Postoperative imaging findings after laparoscopic surgery for deeply infiltrating endometriosis
AbstractDeeply infiltrative endometriosis (DIE) is a common gynecologic disease affecting women of reproductive age and often causing chronic pelvic pain and infertility. Clinical treatment options and preventive actions are ineffective due to the lack of knowledge about the etiology of DIE. Surgical treatment is currently the only alternative to eradicate the disease. Diagnostic imaging plays a crucial role for surgical planning and postoperative evaluation. Transvaginal sonography (TVS) with a dedicated protocol and magnetic resonance imaging (MRI) can be used to evaluate recurrent disease. Extensive pelvic surgery may cause anatomical changes and a variable spectrum of postoperative findings. Residual disease and complications can be also evaluated and are of great importance to estimate pain relief and fertility prognosis. The most common imaging findings following radical surgery for DIE are fibrotic scars in the retrocervical space and bowel anastomosis, absence of the posterior vaginal fornix and loculated fluid in the pararectal spaces. Ovaries are the most frequent site of early recurrence. Complications include infection, hemorrhage, urinary/evacuatory voiding dysfunctions as well as bowel and ureteral stenosis. The purpose of this article is to review the surgical techniques currently used to treat endometriosis in the retrocervical space, vagina, bladder, bowel, ureters, and ovaries and to describe the most common imaging findings including normal aspects, residua...
We describe the most highly recommended generic and disease-specific PRO tools in SCD and discuss the challenges of incorporating them in clinical practice. EXPERT OPINION: PRO measures are essential to incorporate into SCD clinical trials either as primary or secondary outcomes. The use of PRO measures in SCD facilitates a patient-centered approach, which is likely to lead to improved outcomes. Significant challenges remain in adapting PRO tools to routine clinical use and in developing countries. PMID: 33034214 [PubMed - as supplied by publisher]
Currently in fellowship doing bread/butter procedures (MBB, epidurals, PNB, few SCS/PNS trials, etc.) and just interviewed at a private practice spot where they do a lot of procedures that I will have not done any training in prior to graduating (e.g. IT pump, SI fusion, Vertiflex, Kypho, MILD, Discectomy, lots of SCS/PNS trials etc) and significant amount of "OR pain procedures" at a very busy practice seeing 30-40 pts/day - how many of you are commonly performing these procedures and are... private practice concern
Publication date: October 2020Source: Brain, Behavior, and Immunity, Volume 89Author(s): Fernando Lopes, Fernando A. Vicentini, Nina L. Cluny, Alexander J. Mathews, Benjamin H. Lee, Wagdi A. Almishri, Lateece Griffin, William Gonçalves, Vanessa Pinho, Derek M. McKay, Simon A. Hirota, Mark G. Swain, Quentin J. Pittman, Keith A. Sharkey
BEST supplements to relieve joint pain: Is your arthritis playing up? The wetter and colder months could partially be to blame. These two pills may help.
Authors: Kim H, Lim YM, Lee EJ, Kim HW, Ahn HS, Kim KK PMID: 33029979 [PubMed]
CONCLUSIONS: More than half of the iIONP patients had an enhanced oculomotor nerve in MRI. A few of them also had elevated CSF IgG synthesis rate, but no further evidence for inflammation was found. The administration of steroids seemed to have no benefit other than increasing the blood glucose level. PMID: 33029972 [PubMed]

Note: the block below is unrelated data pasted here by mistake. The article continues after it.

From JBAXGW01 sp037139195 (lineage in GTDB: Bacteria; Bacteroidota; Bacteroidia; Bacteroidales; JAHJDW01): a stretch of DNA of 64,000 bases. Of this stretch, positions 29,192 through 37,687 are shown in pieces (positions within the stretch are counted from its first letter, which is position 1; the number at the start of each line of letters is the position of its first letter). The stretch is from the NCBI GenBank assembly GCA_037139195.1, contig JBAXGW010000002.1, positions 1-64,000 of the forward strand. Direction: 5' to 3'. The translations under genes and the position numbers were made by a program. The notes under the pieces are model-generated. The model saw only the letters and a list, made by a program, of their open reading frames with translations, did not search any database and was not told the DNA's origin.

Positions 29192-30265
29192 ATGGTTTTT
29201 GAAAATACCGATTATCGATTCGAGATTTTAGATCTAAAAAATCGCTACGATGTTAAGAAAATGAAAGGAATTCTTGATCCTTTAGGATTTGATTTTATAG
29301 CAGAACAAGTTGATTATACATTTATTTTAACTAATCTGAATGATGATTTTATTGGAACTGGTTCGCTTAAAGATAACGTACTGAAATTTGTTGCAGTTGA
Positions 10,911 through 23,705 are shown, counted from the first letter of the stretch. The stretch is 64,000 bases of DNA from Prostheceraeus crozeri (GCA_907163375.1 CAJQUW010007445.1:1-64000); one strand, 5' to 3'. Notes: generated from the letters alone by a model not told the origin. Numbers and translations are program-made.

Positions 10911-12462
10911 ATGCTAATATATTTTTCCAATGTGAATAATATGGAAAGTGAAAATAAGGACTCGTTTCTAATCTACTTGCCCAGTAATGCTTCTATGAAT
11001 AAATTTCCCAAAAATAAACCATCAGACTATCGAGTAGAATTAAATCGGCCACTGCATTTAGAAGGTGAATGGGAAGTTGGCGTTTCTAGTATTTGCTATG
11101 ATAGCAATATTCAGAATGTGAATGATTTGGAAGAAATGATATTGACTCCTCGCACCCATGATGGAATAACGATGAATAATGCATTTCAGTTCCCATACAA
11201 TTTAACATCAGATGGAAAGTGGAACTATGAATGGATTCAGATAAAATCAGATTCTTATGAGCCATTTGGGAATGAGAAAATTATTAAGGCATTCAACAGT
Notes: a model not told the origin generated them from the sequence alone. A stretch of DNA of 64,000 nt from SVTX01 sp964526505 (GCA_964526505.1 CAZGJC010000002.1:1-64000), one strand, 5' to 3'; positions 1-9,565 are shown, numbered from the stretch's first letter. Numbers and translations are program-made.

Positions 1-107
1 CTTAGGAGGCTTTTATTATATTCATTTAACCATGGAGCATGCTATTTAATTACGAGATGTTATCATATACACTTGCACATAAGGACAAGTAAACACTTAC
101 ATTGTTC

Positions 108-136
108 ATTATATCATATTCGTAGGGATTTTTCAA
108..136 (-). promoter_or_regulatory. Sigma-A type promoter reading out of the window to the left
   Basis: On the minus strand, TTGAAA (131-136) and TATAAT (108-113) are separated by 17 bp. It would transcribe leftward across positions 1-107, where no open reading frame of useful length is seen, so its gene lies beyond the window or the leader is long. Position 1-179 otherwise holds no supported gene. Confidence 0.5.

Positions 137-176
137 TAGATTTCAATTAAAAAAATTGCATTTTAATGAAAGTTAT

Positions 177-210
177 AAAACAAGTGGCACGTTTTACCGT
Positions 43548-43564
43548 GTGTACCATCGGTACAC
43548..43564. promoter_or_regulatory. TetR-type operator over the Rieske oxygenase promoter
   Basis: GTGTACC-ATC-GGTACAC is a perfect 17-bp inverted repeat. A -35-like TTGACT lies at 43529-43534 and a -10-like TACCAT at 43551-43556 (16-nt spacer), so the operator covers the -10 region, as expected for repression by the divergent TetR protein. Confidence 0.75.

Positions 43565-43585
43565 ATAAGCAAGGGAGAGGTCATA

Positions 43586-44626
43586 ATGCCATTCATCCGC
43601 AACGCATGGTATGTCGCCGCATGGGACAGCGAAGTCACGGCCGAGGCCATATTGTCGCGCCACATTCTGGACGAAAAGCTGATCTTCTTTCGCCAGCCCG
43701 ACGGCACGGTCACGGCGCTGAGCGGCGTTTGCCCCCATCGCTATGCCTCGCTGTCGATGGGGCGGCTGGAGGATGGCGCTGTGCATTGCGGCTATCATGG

Authors: Kim EH, Shim WH, Lee JS, Yoon HM, Ko TS, Yum MS Abstract BACKGROUND AND PURPOSE: Recent quantitative neuroimaging studies of childhood absence epilepsy (CAE) have identified various structural abnormalities that might be involved in the onset of absence seizure and associated cognitive and behavioral functions. However, the neuroanatomical alterations specific to CAE remain unclear, and so this study investigated the regional alterations of brain structures associated with newly diagnosed CAE. METHODS: Surface and volumetric magnetic resonance imaging data of patients with newly diagnosed CAE (n=18) an...
Endometriosis is a common disease associated with chronic pelvic pain and infertility. For ureteral endometriosis, which is rare, conventional therapy previously consisted of laparotomy. However, laparoscopic ureteroneocystostomy has been reported recently. Laparoscopic surgery for ureteral endometriosis requires greater surgical expertise and takes a longer time to master. The minimally invasive approach is well known to give patients benefits because of its small incision, less pain and shorter hospital stay.
This video presents a laparoscopic deep infiltrating endometriosis which is include bowel and bladder endometriosis. Our case of 39-year-old nulliparous woman. She has suffered of dysmenorrhea, chronic pelvic pain and rectal tenesmus. She had infertility over the 3 years. Laparoscopic exploration showed a obliteration of douglas, right ovarian endometrioma, sigmoid colon nodularity which is causing partial occlusion of passage. Anatomical landmarks must be identified before such operations. Bilateraly ureter must be seen and protected due to complex anatomic structure, sacrouterin ligaments and rectovaginal fascia have to identified.
This video presents a laparoscopic deep infiltrating endometriosis which is include bowel and bladder endometriosis. Our case of 39-year-old nulliparous woman. She has suffered of dysmenorrhea, chronic pelvic pain and rectal tenesmus. She had infertility over the 3 years. Laparoscopic exploration showed a obliteration of douglas, right ovarian endometrioma, sigmoid colon nodularity which is causing partial occlusion of passage. Anatomical landmarks must be identified before suchoperations. Bilateraly ureter must be seen and protected due to complex anatomic structure, sacrouterin ligaments and rectovaginal fascia have to identified.